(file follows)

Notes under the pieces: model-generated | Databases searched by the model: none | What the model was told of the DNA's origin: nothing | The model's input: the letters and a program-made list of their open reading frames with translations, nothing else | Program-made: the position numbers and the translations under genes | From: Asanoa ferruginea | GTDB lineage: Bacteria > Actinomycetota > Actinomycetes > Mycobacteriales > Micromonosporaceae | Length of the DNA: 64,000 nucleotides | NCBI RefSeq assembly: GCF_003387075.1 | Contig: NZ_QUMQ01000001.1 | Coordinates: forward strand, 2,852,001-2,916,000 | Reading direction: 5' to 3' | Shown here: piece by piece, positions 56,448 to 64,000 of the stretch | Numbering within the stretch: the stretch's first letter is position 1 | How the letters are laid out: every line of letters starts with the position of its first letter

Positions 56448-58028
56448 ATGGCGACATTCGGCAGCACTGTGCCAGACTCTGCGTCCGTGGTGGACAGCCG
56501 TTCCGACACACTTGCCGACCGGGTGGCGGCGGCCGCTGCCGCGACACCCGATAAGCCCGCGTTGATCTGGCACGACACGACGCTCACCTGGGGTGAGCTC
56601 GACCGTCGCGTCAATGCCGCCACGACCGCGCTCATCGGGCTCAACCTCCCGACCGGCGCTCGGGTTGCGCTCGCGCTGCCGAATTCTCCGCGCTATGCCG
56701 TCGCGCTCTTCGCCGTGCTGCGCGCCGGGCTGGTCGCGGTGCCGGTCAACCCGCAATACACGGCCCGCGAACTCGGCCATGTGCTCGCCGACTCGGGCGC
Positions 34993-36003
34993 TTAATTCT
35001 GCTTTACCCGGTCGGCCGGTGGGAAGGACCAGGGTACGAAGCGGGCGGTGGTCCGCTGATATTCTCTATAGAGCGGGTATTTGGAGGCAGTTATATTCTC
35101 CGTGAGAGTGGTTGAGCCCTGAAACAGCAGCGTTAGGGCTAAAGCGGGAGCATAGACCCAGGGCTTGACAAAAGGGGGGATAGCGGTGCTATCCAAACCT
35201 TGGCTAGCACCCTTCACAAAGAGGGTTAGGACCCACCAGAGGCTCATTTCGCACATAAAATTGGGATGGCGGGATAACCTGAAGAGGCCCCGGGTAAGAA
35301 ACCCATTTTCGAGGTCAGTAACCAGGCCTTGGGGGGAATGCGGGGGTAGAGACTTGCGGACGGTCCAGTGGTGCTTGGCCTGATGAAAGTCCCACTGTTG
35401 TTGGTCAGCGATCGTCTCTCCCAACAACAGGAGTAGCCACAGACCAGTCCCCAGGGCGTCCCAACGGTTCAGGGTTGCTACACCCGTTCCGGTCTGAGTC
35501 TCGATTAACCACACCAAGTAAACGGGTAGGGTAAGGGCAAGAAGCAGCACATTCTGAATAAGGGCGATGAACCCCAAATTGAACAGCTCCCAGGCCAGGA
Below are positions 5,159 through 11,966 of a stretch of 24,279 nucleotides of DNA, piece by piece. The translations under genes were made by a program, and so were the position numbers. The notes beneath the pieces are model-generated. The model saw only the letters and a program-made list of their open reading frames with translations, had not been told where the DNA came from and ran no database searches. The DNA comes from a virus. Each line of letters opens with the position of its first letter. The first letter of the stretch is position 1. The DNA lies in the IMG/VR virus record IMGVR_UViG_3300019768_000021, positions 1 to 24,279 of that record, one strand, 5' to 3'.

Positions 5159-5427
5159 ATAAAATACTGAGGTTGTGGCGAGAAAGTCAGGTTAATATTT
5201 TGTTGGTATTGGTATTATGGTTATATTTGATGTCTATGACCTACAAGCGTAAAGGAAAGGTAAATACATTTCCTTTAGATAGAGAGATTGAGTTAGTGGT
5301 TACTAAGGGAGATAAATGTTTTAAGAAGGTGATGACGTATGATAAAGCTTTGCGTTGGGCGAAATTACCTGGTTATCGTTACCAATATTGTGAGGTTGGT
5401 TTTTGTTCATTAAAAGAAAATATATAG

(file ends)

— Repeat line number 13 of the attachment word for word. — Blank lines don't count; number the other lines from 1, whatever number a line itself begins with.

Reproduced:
35401 TTGGTCAGCGATCGTCTCTCCCAACAACAGGAGTAGCCACAGACCAGTCCCCAGGGCGTCCCAACGGTTCAGGGTTGCTACACCCGTTCCGGTCTGAGTC